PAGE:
DEWEY LOEFFEL LANDFILL
Health & Environment
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What Are the Risks at the Site?
In the 1950’s and 1960’s, the Dewey Loeffel Landfill site property was used as a disposal facility for more than 46,000 tons of industrial hazardous wastes, including solvents, waste oils, polychlorinated biphenyls (PCBs), scrap materials, sludges and solids. Some hazardous substances, including volatile organic compounds (VOCs) and PCBs, have migrated from the landfill to underlying aquifers and downstream surface water bodies, resulting in contamination of groundwater, surface water, sediments and several species of fish. There is currently a fish consumption advisory for the Valatie Kill, Nassau Lake and Kinderhook Lake.
A groundwater plume has been traced to extend south of the landfill to the vicinity of Central Nassau Road, approximately ½ mile from the site. Four residential drinking water wells on Central Nassau Road and one north of the site have been impacted by VOCs. The water from these wells is treated by point of use (POU) treatment systems installed, maintained, and routinely monitored by GE and SI Group. Routine monitoring is also performed for more than 20 additional residential potable wells in the vicinity of the site.
In 2013, an updated health consultation was completed for the site by New York State Department of Health (DOH) and the Agency for Toxic Substances and Diseases Registry (ATSDR) to provide information to the public regarding whether and how people might contact contaminants from the site, and any potential health risks that could result from such contact. The health consultation is available by clicking here.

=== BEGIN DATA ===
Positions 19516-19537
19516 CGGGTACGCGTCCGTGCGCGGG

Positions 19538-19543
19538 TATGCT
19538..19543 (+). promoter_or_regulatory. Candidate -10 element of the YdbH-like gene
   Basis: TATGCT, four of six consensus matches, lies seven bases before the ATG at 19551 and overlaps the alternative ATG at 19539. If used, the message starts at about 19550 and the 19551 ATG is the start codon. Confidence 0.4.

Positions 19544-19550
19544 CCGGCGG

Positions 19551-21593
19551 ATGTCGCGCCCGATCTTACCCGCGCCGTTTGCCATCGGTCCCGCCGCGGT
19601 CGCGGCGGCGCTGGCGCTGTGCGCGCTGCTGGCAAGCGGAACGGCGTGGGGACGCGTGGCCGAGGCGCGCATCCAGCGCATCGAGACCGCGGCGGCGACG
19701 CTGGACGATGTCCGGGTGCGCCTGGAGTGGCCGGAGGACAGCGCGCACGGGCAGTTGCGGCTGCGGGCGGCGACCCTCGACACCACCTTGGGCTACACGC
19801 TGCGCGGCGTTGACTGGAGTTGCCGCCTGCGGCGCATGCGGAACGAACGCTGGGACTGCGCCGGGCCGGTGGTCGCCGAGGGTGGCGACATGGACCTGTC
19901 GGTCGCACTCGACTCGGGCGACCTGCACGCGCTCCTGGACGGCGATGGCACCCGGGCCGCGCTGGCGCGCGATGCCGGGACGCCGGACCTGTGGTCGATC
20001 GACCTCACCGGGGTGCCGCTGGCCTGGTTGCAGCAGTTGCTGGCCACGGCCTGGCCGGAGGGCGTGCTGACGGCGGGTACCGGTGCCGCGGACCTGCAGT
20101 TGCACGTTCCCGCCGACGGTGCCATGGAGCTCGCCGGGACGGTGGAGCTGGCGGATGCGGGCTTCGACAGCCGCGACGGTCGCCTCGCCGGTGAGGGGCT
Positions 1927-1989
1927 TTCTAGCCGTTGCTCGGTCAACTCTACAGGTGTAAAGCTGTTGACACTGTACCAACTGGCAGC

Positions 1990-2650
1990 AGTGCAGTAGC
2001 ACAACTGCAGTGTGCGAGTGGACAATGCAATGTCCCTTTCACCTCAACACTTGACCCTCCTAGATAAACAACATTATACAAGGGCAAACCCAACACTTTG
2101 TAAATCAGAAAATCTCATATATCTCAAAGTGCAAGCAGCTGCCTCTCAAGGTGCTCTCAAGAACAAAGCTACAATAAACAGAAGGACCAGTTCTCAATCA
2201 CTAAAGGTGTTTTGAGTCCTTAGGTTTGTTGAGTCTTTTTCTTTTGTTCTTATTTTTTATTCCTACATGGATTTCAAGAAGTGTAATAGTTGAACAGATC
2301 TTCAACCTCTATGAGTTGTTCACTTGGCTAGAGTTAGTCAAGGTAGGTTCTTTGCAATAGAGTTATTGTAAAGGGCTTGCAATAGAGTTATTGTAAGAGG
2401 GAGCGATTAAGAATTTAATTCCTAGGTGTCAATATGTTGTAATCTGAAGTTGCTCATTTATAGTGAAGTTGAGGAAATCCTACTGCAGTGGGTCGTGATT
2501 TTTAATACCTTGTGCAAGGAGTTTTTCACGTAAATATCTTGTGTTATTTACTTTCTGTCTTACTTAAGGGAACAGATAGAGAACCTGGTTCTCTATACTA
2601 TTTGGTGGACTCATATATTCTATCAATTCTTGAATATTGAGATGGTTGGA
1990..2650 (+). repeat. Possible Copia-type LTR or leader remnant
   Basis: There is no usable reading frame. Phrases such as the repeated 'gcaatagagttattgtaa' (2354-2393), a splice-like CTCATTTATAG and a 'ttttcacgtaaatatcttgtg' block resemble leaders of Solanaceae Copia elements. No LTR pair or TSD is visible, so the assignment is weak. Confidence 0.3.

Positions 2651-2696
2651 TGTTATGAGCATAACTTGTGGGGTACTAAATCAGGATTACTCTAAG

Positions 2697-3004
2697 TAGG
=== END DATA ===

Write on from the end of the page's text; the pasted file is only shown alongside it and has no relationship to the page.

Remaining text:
EPA uses performance measures to track environmental results at Superfund sites. If you have any questions or concerns about the measures at this site, please contact the site team members listed under Site Contacts.
Read more about Superfund Remedial Performance Measures.
|Status at this
|What does this mean?|
|Human Exposure Under Control||Insufficient Data||Yes means assessments indicate that across the entire site:
No means an unsafe level of contamination has been detected at the site and a reasonable expectation exists that people could be exposed.Insufficient data means that, due to uncertainty regarding exposures, one cannot draw conclusions as to whether human exposures are controlled, typically because:
|Groundwater Migration Under Control||Yes||
Yes means EPA reviewed all information on known and reasonably expected groundwater contamination. EPA concluded the migration of contaminated groundwater is stabilized and there is no unacceptable discharge to surface water. EPA will conduct monitoring to confirm that affected groundwater remains in the original area of contamination.
No means EPA has reviewed all information on known and reasonably expected groundwater contamination, and the migration of contaminated groundwater is not stabilized.
Insufficient data means that due to uncertainty regarding contaminated groundwater migration, EPA cannot draw conclusions as to whether the migration of contaminated groundwater is stabilized.
Yes means the physical construction of the cleanup is complete for the entire site.
No means either physical construction is not complete or actions are still needed to address contamination.
|Sitewide Ready for Anticipated Use||No||Yes means:
No means that one or more of these three criteria have not been met. However, a site listed as no may still have redevelopment occurring on portions of the site and may be eligible for additional redevelopment.